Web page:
The dozens of anti-choice bills introduced by state lawmakers would restrict reproductive rights in myriad ways. Among the most common types of anti-choice bills are those that would restrict the ability of abortion providers to serve patients, and for patients to access safe abortion care.

Proposed GOP legislation meant to complicate bureaucratic regulatory regimes for abortion providers has been introduced more than any another type of anti-choice legislation in 2015. There have been 47 of these types of bills introduced since January, including targeted regulations of abortion providers (TRAP) laws, physician reporting requirements, and other reporting requirements.

TRAP laws require clinics that provide abortion care to meet medically unnecessary regulations, such as the standards required for ambulatory surgical centers. Others require that the physician providing abortion care has admitting privileges at a hospital within 30 miles of the facility.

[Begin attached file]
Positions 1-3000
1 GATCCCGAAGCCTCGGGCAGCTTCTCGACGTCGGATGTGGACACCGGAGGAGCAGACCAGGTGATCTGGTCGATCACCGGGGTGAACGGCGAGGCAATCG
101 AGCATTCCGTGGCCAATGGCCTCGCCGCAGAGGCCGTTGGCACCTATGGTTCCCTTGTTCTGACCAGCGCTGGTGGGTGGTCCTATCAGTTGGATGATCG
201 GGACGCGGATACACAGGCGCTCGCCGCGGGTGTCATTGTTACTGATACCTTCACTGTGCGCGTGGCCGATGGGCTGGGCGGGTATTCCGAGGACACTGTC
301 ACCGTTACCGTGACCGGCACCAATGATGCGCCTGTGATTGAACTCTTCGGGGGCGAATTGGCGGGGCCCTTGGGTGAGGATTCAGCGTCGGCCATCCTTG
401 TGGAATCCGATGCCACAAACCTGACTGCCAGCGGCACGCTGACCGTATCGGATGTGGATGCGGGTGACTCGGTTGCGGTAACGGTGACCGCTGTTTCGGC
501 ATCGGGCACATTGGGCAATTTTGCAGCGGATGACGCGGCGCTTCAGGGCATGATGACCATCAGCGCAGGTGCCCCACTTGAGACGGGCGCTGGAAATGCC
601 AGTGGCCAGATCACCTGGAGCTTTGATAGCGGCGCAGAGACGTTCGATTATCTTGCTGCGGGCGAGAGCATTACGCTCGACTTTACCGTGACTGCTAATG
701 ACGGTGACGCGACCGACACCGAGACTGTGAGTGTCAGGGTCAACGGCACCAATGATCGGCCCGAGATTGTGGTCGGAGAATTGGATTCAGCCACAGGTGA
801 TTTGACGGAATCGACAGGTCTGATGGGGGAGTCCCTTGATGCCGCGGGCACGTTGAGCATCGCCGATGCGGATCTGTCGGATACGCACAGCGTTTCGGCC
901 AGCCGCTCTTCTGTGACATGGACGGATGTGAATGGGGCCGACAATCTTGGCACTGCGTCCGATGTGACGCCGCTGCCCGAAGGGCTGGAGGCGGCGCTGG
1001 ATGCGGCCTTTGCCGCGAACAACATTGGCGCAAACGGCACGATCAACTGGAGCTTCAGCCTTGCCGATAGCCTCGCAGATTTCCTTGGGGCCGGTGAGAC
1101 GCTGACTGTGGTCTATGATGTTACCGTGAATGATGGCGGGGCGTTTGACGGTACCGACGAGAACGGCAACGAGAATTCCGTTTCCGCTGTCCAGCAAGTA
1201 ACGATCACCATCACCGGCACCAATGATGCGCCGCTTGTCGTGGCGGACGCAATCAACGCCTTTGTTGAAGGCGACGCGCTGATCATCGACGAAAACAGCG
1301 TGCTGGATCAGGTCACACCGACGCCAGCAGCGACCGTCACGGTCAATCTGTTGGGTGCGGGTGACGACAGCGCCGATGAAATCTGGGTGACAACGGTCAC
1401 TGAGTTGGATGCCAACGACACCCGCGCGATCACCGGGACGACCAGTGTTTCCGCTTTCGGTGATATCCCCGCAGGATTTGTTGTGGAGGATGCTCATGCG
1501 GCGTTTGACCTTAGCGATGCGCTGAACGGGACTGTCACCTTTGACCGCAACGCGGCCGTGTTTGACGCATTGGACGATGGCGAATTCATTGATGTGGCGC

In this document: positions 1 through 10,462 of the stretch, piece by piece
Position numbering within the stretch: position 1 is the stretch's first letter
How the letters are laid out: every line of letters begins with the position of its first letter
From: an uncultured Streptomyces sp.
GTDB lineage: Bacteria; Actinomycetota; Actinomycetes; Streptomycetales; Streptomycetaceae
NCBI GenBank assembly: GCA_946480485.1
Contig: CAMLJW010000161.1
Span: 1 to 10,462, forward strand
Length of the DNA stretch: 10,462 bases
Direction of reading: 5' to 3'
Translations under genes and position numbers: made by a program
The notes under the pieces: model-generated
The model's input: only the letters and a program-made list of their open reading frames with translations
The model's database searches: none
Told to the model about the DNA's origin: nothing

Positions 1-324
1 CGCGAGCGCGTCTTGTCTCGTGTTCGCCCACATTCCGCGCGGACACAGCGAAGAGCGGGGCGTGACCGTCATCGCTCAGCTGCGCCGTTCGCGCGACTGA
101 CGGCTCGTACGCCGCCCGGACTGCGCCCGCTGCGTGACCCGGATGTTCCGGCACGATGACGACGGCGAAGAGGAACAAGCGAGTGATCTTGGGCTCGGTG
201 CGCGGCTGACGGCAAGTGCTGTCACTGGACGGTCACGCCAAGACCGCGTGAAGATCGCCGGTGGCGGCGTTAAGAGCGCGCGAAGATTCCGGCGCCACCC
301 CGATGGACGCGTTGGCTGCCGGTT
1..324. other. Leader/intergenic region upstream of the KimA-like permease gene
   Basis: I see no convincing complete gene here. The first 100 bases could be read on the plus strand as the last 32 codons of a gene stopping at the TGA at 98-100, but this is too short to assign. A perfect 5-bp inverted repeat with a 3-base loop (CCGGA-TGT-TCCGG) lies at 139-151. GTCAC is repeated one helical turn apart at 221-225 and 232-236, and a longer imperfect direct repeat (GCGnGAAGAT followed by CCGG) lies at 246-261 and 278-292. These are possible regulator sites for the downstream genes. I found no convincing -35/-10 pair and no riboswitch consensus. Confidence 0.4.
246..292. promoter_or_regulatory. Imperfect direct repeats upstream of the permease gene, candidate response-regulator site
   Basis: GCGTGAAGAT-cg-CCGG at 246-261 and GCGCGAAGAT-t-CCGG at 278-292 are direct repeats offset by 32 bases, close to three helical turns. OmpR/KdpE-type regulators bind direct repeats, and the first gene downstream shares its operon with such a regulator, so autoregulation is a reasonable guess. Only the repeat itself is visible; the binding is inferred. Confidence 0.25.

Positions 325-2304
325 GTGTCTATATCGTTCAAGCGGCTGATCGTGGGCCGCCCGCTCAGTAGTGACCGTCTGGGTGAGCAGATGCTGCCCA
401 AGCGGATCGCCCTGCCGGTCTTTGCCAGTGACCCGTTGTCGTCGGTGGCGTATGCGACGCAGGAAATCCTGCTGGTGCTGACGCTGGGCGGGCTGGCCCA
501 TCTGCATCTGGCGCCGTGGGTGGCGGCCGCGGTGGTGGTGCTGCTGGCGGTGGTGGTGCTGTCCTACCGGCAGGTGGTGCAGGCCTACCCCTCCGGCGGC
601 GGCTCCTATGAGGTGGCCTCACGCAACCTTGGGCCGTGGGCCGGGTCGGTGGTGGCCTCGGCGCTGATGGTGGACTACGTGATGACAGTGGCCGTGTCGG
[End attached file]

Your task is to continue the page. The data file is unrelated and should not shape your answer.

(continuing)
Similar laws passed last year in Oklahoma, Arizona, and Indiana, leaving in doubt the ability of reproductive health-care clinics to keep their doors open.

These TRAP laws, however, have regularly faced legal challenges from reproductive rights advocates.

While a lawsuit challenging the Oklahoma TRAP law has been unsuccessful, other legal challenges to such laws have been successful. A federal judge issued a temporary restraining order blocking enforcement of HB 388 in Louisiana, and a federal appeals court struck down a similar law in Mississippi.